The Infill: 29 September 2015

The Infill: curious minds want to know…

Can you smell it?

Is it the harvest of leaves that have floated and fluttered on their annual migration to the paths beneath our boot-clad feet? The freshly sharpened pencils, all nicely aligned on our desk in febrile anticipation of the new school year? Or the hot apple cider mulling on the stove at The Gathering HQ to warm us as the nights grow longer and colder? Well it all sounds lovely, but sadly it’s not the olfactory joys of autumn that have invaded our nasal passages, but rather the mildly unpleasant aroma drifting our way from Kitakyushu, Japan, where the latest enrichment to the world’s cultural heritage is a new museum dedicated to the toilet. Yes, the toilet. Good to see the lid has been lifted on this intriguing and heretofore little-explored (so we’re assuming) bit of history – we certainly would not have wanted any of this vital knowledge to have been flushed away in the sewerage drains of time.


If you’re anything like us (and given you’re reading this, there’s a good chance you are), you’ve pretty much reached saturation point with the spate of art world bloopers that seem to delight the general public and make everyone feel nice and smug (or, in the case of the clumsy, relieved) about the number of times they’ve managed to visit an art gallery without destroying a multimillion-dollar artwork. Yes, we’re sick to death of seeing little Jason from Taiwan* tumble, fizzy drink grasped tightly in his fist, into a 350-year-old painting. Our upper lips absolutely twitch in fury every time we see the ‘hilarious’ photo of that Missouri politician leaning against a 1936 mural she deemed an appropriate platform for networking. And whilst we’re thrilled for little Noa from Jerusalem for her foresight in smashing a 2,000-year-old vase in order to preserve it, if we read one more Cosmo sex tip-style article like these seven art blunders to rival Taiwan Jason’s we might just throw our iPads through the window in a fit of apoplectic rage.

*’Jason’ being, apparently, the most popular boy’s name in Taiwan

The truth squad

Of course we’re bluffing. We’re conservators – we could barely afford the first iPad! But our impish brand of deception is nothing compared to what’s been going on in the art world. This is a head-scratcher: it turns out that the Escher in het Paleis (Escher in the Palace) museum in the Hague has been charging 130,000+ visitors per year €9 a pop to see scanned prints of M.C. Escher’s work, rather than the originals, which get loaned out to other museums. ‘It’s like going to the Rijksmuseum and seeing Rembrandt’s The Night Watch, but it’s just painted in China,’ says the managing director of the M.C. Escher Foundation. And at the current price of €17.50 for the privilege of seeing fakes at the Rijksmuseum, we’d at least want to be chauffeured there in a limousine and plied with unlimited glasses of champagne. In other Low Countries fraud news, a Belgian gallerist in Germany has allegedly been selling works by a Dada artist who never actually existed (how very Dada of him). Making this a truly European affair, ‘All known works, so the story goes, were discovered by a French journalist at a Polish-run flea market in Berlin shortly after the fall of the Berlin wall.’ If that’s not rock-solid provenance, we don’t know what is!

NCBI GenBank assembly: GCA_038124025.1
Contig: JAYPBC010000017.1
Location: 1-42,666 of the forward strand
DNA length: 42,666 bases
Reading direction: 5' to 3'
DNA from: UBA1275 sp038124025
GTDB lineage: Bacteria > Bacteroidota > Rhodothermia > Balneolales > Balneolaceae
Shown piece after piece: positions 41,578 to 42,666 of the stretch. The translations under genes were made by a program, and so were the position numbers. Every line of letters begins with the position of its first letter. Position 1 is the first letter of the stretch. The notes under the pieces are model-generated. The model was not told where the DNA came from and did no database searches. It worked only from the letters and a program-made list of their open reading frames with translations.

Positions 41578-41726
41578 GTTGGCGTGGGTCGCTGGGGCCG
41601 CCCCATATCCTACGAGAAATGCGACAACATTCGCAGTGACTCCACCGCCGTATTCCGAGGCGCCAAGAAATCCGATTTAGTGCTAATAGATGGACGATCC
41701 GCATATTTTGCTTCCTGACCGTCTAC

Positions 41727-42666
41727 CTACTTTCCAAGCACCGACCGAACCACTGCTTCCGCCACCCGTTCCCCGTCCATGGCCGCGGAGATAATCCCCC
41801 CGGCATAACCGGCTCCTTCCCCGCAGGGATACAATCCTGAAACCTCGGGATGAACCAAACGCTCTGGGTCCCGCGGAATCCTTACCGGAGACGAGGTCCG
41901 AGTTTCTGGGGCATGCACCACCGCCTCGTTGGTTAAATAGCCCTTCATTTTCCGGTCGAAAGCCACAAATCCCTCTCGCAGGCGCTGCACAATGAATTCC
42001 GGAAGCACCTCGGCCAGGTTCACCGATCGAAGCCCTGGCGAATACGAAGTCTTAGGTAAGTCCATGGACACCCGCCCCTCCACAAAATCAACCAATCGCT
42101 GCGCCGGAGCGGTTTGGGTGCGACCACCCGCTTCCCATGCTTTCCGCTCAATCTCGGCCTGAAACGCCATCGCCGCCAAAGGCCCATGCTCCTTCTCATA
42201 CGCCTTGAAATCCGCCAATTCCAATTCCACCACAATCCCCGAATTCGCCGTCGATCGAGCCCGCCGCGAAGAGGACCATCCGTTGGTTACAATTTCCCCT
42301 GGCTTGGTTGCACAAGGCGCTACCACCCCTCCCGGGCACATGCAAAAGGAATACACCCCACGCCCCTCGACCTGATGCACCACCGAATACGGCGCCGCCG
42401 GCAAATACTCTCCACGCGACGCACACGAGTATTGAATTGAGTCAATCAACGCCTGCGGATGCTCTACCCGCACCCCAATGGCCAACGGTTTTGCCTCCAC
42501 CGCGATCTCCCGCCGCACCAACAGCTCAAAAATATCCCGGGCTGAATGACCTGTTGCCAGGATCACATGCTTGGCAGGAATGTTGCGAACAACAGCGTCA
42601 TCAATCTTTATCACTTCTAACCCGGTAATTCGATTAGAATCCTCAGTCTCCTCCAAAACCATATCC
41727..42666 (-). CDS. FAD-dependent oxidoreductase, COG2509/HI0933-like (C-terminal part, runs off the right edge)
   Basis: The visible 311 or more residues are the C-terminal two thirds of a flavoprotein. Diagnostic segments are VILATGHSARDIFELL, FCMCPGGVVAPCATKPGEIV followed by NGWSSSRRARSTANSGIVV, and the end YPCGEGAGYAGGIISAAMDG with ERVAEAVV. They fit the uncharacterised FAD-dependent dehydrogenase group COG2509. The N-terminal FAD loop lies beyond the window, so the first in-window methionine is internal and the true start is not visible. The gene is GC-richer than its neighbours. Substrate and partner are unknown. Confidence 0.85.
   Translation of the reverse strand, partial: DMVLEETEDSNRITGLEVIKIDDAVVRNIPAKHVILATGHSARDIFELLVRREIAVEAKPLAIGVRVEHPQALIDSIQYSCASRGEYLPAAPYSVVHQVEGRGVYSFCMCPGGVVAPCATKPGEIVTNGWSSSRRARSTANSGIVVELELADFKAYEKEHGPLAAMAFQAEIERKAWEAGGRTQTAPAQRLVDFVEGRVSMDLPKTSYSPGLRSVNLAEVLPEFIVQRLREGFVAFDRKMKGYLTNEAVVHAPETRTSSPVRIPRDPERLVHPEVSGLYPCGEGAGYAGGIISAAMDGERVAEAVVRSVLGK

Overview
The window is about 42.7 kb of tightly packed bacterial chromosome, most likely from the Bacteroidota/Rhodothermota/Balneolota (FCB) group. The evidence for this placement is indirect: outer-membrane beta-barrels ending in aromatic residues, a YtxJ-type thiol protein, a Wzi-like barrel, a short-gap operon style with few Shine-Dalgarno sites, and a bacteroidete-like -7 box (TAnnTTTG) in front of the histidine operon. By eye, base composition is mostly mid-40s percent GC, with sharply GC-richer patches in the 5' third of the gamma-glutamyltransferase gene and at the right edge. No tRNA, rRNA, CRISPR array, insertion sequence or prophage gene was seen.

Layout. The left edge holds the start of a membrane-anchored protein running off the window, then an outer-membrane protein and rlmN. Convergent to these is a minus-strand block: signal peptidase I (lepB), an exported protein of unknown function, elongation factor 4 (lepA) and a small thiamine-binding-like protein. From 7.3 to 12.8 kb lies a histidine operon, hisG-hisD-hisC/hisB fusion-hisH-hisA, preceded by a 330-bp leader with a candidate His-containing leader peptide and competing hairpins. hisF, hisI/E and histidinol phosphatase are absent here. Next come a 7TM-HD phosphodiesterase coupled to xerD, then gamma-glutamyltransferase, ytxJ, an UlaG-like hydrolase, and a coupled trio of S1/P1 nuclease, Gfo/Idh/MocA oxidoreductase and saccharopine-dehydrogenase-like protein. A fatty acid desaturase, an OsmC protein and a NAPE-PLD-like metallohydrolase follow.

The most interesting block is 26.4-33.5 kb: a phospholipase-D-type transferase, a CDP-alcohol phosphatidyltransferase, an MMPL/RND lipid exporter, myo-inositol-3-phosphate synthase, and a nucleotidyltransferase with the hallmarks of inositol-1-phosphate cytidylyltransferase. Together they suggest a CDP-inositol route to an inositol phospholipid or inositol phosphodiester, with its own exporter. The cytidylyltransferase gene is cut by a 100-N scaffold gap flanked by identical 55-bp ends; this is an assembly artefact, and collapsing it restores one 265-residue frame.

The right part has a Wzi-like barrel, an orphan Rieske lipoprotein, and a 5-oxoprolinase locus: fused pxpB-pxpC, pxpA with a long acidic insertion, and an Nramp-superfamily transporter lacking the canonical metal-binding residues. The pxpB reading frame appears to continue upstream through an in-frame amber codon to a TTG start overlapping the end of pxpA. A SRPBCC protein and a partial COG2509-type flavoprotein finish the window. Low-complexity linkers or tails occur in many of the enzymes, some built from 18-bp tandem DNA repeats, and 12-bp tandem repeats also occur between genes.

As an antidote to stories like these, we like to remind ourselves of the words of George Washington: ‘Truth will ultimately prevail where there is pains taken to bring it to light.’ And nowhere is his words (ha ha!) more true than in the world of conservation. Take, for example, recent work at the Victoria & Albert Museum, where conservators using infrared reflectography have corrected the prevailing misconception that Dante Gabriel Rossetti had added red hair to Botticelli’s Portrait of a Lady known as Smeralda Bandinelli. Nope, turns out old Sandro was just as much of a ginger-lover as Dante G. Meanwhile, conservators at the Getty have used not one, but two imaging technologies (neutron activation autoradiography [NAAR] and macro-X-ray fluorescence [MA-XRF] scanning, in case you’re interested) to finally reveal the painted lad trapped for centuries beneath Rembrandt’s An Old Man in Military Costume. A case of a re-used canvas or just Rembrandt taking an awfully long time getting around to finishing that portrait?

There’s a Whole Lotta Preservatin’ Goin’ On

So much so that we haven’t even got time or space to entertain. We’re just belting out these conservation projects and preservation efforts in a wild man, fireball style worthy of The Killer himself:

Your video treat

This one still has us chuckling, albeit whilst constantly looking over our shoulders. Coming to a city street near you: it’s the red, round Terror of Toledo.

The final word…

… goes to Keith Christiansen, John Pope-Hennessy Chairman, Department of European Paintings at the Metropolitan Museum of Art, in his post on the Lorenzo di Credi painting restoration: ‘What do you do when you have a Renaissance masterpiece in a truly cheap, junky, modern frame? You travel to Florence and have a handcrafted copy made of an original one.’ We couldn’t have said it better ourselves.

Phew! All of that piano pounding and hair shaking has left us utterly knackered. Think it’s about time to grab that glass of cider and contemplate the meaning of life whilst gazing at the fallen leaves. And maybe sniff a few pencils. Happy Autumn, everyone!

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